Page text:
“There is no other beast that so befits a knight as a good horse.”
Cover of El Vitorial (The Unconquered Knight), from the Biblioteca Nacional de España.
When the Spanish knight Sir Pero Niño went to war, he was accompanied by Gutierre Díez de Games, a childhood friend. In the 1430s, Games began to write a chronicle of Niño’s life, The Unconquered Knight, a book that became key in the literature of medieval Castile.
In addition to the story of Niño’s deeds, it includes careful descriptions of the code of conduct of the era. Here is an excerpt about knighthood, translated by Joan Evans. In Spanish, a knight is a caballero – a man on a horse (caballo) – but having a horse is not enough.
Now it is fitting that I should tell what it is to be a knight: whence comes this name of knight; what manner of a man a knight should be to have a right to be called a knight; and what profit the good knight is to the country wherein he lives.
I tell you that men call “knight” the man who, of custom, rides upon a horse. He who, of custom, rides another mount, is no knight; but he who rides upon a horse is not for that reason a knight; he is only rightly called a knight who makes it his calling. Knights have not been chosen to ride an ass or mule; they have not been taken from among feeble or timid or cowardly souls, but from among men who are strong and full of energy, bold and without fear: and for this reason there is no other beast that so befits a knight as a good horse.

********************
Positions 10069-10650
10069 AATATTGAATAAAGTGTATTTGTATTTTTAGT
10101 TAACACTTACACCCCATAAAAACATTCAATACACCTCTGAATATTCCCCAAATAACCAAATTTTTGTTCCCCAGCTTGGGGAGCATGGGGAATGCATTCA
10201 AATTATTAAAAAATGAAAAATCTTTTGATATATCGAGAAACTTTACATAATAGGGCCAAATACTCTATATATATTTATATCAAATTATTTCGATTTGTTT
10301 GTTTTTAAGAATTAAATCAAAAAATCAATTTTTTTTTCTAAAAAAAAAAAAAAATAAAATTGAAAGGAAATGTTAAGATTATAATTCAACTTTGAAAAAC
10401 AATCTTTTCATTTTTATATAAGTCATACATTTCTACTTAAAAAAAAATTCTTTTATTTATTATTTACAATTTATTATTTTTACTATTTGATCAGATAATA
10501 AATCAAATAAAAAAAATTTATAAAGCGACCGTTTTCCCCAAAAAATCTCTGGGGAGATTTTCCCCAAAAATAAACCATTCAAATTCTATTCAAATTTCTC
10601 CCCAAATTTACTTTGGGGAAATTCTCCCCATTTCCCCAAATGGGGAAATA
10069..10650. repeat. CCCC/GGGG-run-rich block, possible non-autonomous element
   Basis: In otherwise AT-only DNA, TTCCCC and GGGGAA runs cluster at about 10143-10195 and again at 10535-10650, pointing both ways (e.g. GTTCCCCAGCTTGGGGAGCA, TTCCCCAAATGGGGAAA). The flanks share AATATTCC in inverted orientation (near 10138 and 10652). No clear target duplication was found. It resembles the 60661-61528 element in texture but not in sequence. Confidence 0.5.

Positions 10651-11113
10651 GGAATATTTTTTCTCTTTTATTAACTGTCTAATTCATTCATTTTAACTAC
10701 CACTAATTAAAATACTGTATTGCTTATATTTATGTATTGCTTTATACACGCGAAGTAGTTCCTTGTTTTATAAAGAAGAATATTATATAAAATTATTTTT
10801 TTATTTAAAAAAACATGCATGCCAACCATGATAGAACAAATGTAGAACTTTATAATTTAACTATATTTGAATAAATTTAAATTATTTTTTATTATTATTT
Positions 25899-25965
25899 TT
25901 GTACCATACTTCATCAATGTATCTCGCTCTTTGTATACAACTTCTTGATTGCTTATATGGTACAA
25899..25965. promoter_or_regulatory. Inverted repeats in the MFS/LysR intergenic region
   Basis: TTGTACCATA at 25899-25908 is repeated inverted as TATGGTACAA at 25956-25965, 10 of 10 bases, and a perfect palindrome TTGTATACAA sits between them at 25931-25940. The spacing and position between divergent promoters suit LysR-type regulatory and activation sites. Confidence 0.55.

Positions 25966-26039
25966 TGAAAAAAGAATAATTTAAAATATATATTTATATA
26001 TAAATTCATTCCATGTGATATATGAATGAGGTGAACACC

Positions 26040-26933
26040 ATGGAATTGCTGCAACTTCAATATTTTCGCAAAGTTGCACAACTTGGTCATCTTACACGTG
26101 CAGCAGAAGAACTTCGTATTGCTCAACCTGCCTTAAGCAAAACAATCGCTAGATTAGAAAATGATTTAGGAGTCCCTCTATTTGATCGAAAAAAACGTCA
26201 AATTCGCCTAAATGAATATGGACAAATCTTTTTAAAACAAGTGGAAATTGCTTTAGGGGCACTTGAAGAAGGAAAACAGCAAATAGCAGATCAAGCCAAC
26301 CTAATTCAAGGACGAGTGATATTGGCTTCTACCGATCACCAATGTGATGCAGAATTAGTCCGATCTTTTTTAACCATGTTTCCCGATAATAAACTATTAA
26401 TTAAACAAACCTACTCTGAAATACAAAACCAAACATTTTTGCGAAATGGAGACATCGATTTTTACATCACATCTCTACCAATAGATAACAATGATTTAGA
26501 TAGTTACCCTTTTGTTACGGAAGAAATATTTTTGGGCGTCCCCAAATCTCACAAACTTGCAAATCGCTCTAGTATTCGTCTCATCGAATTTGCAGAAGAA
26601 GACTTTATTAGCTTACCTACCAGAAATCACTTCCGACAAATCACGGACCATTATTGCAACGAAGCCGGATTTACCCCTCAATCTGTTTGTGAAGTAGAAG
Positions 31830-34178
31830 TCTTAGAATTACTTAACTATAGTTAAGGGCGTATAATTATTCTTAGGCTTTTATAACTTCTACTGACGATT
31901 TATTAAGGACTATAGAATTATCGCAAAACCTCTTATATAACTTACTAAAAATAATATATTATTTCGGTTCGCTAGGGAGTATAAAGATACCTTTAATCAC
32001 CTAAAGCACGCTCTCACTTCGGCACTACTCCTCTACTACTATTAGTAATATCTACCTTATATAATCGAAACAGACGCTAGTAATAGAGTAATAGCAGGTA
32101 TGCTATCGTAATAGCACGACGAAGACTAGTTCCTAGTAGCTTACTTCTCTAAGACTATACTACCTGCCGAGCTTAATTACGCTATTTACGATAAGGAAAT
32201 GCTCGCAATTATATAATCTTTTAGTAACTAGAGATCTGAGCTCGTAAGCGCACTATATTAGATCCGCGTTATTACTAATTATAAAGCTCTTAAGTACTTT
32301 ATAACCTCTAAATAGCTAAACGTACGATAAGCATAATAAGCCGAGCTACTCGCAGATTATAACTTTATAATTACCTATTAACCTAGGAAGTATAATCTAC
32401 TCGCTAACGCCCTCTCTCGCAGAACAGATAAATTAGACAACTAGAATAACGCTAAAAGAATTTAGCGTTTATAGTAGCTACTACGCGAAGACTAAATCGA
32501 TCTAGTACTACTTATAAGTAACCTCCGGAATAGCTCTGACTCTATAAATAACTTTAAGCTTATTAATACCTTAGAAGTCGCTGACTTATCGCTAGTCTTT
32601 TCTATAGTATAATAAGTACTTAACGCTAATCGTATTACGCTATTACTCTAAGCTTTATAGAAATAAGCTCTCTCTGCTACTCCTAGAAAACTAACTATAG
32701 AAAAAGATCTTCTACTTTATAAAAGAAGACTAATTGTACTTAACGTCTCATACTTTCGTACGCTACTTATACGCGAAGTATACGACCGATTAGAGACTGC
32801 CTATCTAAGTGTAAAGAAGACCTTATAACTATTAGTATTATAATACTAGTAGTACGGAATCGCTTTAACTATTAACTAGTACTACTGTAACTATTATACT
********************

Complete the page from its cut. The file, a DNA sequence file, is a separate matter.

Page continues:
Thus have horses been found in the thick of battle that have shown themselves as loyal to their masters as if they had been men. There are horses who are so strong, fiery, swift, and faithful that a brave man, mounted on a good horse, may do more in an hour of fighting than ten or mayhap a hundred could have done afoot.
For this reason do men rightly call him “knight.”
What is required of a good knight? That he should be noble. What means “noble” and “nobility?” That the heart should be governed by the virtues. By what virtues? By the four I have already named. [Justice, prudence, fortitude, and temperance.] These four virtues are sisters and so bound up one with the other that he who has one, has all, and he who lacks one, lacks the others also.
So the virtuous knight should be wary and prudent, right in the doing of justice, continent and temperate, enduring and courageous; and withal he must have great faith in God, hope at His glory, that he may attain the reward for the good that he has done, and finally he must have charity and the love of his neighbor.
What profit is a good knight? I tell you that through good knights is the king and the kingdom honored, protected, feared, and defended. I tell you that the king, when he sends forth a good knight with an army and entrusts him with a great emprise, on sea or on land, has in him a pledge of victory. I tell you that without good knights, the king is like a man who has neither feet nor hands.